Content Filtering is becoming increasingly popular amongst Politicians, ISPs and generally clueless do-gooders. The problem is, whatever you think of their motives, it's generally poorly implemented and interferes with the end-users browsing experience, even when it's not supposed to (the image to the right appeared with filtering off! - click to enlarge).
As we've been Usurping the BTHomeHub with a Raspberry Pi, we're going to take a brief break to implement some useful functionality that the HomeHub didn't provide.
In this Part, we're going to configure our Raspberry Pi to connect to an OpenVPN server and route some of our traffic over the tunnel - depending on the destination IP (i.e. Split tunnelling). This will allow us to easily bypass the troublesome content filtering, whilst not un-necessarily introducing any latency to any connection that is (for the time being at least) unaffected by the filters.
Note: We'll be manually specifying the connections that are routed via VPN, so that we can 'whitelist' mistakes such as the EFF and Wikipedia, whilst still being 'protected' against other filtered pages.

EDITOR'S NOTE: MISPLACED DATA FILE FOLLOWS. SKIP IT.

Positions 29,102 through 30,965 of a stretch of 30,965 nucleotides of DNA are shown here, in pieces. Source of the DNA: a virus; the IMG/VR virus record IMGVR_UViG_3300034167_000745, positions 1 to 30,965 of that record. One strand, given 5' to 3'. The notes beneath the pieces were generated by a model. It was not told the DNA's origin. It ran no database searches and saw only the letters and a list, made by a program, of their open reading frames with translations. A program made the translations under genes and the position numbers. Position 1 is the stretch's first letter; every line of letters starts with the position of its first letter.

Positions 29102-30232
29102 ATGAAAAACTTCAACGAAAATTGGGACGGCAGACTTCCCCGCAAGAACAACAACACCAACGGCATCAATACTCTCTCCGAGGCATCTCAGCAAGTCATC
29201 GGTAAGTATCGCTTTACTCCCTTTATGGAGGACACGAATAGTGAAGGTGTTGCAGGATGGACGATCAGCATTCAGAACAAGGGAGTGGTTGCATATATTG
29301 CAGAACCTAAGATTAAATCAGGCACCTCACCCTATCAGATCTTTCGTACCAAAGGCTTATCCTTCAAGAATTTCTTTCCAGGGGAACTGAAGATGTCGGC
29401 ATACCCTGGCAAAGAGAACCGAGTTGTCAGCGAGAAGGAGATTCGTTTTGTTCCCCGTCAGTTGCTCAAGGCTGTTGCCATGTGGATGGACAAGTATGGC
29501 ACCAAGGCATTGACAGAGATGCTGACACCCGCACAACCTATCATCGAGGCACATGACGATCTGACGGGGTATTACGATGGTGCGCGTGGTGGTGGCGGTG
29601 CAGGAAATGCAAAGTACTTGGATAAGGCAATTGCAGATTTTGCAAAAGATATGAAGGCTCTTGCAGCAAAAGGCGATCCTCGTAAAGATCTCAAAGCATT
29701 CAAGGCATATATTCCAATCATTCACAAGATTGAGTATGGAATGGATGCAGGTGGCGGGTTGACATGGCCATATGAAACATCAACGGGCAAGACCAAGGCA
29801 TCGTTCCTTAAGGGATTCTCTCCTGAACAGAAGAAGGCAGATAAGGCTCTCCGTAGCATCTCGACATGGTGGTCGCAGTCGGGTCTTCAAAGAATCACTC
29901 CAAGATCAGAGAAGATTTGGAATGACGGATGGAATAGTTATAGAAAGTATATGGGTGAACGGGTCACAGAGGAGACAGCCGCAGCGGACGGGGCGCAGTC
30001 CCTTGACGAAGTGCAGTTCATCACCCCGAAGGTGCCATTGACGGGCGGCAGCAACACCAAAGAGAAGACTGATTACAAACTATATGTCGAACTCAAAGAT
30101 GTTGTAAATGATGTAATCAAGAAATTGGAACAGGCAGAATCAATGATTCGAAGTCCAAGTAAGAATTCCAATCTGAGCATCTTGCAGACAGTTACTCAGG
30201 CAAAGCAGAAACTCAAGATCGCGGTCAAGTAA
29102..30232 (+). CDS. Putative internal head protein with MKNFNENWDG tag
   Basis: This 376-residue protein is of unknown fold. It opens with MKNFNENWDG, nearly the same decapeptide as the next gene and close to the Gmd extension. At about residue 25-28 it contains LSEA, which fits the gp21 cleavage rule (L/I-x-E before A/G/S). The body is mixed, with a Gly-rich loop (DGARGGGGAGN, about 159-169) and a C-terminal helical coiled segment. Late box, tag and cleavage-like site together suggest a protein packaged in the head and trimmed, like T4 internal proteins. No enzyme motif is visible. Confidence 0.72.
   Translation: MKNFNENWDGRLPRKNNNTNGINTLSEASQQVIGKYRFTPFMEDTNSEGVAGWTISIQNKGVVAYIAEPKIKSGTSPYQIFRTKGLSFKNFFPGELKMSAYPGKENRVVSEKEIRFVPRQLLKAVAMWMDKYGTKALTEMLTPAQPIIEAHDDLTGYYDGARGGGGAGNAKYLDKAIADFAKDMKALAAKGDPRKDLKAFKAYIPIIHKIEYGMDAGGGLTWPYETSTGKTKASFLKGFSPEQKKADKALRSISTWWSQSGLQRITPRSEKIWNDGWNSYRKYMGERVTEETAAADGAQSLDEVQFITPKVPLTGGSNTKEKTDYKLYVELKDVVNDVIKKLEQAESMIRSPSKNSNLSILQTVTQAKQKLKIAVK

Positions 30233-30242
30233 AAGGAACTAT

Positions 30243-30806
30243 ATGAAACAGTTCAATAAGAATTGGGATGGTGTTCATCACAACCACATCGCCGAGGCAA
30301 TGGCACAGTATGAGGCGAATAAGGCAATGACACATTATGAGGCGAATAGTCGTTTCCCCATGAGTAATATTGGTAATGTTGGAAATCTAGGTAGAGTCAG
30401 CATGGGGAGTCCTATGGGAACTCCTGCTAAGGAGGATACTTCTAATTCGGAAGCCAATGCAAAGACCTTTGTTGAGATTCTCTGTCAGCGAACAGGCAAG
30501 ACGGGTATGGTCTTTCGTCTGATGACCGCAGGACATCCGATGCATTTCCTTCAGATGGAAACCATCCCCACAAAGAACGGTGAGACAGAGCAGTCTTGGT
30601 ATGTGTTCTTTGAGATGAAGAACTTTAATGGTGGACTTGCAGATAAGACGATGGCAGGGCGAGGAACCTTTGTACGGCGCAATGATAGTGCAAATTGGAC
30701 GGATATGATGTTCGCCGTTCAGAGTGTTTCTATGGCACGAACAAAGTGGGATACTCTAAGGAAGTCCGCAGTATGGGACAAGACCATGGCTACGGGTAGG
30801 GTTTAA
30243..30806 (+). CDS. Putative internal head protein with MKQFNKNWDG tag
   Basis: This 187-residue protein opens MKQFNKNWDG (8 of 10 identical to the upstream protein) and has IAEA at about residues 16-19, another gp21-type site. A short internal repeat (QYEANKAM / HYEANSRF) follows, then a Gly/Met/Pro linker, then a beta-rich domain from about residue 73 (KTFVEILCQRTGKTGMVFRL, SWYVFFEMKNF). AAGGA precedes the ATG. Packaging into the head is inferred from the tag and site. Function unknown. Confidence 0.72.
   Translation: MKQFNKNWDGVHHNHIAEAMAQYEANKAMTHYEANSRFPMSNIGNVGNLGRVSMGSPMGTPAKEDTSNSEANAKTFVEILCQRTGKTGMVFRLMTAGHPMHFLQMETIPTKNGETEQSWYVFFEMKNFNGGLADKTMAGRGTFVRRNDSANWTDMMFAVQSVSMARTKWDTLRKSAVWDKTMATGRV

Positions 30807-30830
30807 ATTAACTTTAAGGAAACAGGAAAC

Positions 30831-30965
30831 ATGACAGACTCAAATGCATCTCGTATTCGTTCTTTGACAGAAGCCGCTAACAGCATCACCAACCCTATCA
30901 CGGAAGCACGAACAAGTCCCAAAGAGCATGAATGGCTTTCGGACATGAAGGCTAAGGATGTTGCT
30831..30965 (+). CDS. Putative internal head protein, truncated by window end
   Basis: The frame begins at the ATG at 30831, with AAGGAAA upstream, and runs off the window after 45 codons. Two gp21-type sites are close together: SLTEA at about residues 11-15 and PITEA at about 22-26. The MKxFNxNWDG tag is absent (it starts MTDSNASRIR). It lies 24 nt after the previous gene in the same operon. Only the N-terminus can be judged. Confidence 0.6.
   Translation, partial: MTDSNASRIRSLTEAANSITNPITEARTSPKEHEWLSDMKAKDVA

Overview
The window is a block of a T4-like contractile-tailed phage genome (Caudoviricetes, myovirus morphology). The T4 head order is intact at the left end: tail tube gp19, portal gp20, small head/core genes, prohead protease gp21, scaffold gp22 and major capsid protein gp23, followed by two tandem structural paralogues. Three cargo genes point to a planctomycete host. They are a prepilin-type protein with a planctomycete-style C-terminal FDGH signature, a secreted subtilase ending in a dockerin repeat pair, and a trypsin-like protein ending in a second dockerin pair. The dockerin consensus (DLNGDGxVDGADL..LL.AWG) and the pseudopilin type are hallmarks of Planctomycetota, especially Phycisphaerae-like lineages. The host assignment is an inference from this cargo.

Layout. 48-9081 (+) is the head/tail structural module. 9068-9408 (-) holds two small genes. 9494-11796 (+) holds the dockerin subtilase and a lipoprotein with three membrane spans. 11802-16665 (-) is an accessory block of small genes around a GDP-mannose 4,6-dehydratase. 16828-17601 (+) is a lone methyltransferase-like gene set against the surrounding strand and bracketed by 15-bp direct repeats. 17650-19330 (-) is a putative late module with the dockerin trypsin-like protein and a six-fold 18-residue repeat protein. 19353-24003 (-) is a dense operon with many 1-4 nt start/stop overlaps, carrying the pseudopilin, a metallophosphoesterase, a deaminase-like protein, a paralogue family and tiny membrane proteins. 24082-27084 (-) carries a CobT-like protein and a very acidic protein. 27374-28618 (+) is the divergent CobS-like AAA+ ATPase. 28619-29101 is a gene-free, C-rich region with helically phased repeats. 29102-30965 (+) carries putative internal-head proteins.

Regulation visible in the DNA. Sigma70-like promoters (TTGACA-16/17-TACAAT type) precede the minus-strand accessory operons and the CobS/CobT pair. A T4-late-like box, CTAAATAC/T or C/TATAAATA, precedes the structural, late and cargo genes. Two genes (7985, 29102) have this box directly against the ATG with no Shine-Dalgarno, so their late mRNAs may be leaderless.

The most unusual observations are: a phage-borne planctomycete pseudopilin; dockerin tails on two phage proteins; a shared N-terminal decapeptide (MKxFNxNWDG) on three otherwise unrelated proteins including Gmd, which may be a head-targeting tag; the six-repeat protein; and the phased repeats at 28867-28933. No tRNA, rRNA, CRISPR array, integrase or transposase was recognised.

Unless otherwise stated, all commands need to be run as root
We need an OpenVPN Endpoint
The first step is obvious, you need an off-net OpenVPN server, if you don't have one but have a VPS/Dedicated server, follow the relevant guide to installing OpenVPN.
Grabbing Some Pre-Requisites
The idea, longer term, is that we'll have a simple management interface allowing us to identify traffic that needs to pass over the VPN. As a result, we can't simply run OpenVPN as a service, though we do need it installed. So start by installing OpenVPN and lynx (which we'll be using for testing)
apt-get install openvpn lynx
Next we'll grab the management script
git clone https://github.com/bentasker/RaspbPiVPNRoutingMgr.git
Configuring a connection